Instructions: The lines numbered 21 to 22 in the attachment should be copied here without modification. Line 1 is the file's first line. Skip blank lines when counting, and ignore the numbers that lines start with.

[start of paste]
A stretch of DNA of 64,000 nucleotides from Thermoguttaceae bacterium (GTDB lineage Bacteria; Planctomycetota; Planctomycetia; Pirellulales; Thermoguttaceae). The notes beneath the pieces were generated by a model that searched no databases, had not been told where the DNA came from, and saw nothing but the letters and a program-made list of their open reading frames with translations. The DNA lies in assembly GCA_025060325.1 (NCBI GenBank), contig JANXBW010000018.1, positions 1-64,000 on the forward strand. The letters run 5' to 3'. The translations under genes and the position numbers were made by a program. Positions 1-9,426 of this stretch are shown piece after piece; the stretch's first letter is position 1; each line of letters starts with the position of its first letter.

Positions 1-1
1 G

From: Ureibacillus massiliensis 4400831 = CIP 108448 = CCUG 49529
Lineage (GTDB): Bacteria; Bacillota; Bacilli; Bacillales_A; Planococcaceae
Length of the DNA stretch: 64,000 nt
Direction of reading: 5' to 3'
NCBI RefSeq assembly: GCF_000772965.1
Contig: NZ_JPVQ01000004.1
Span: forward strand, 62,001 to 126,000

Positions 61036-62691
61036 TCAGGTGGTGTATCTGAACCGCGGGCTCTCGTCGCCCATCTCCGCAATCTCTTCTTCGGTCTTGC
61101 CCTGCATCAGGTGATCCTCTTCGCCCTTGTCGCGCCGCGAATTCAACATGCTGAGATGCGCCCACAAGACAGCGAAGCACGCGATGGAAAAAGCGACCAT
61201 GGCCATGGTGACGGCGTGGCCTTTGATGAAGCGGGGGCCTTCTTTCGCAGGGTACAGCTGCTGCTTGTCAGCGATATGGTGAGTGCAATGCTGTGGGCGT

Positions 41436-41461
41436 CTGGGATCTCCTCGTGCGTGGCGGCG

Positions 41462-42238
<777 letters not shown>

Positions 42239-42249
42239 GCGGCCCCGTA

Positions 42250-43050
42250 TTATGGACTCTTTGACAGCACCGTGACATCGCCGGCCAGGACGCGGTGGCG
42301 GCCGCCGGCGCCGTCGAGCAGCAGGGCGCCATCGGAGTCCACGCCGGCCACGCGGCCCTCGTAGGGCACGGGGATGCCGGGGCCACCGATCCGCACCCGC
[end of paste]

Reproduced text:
Positions 42250-43050
42250 TTATGGACTCTTTGACAGCACCGTGACATCGCCGGCCAGGACGCGGTGGCG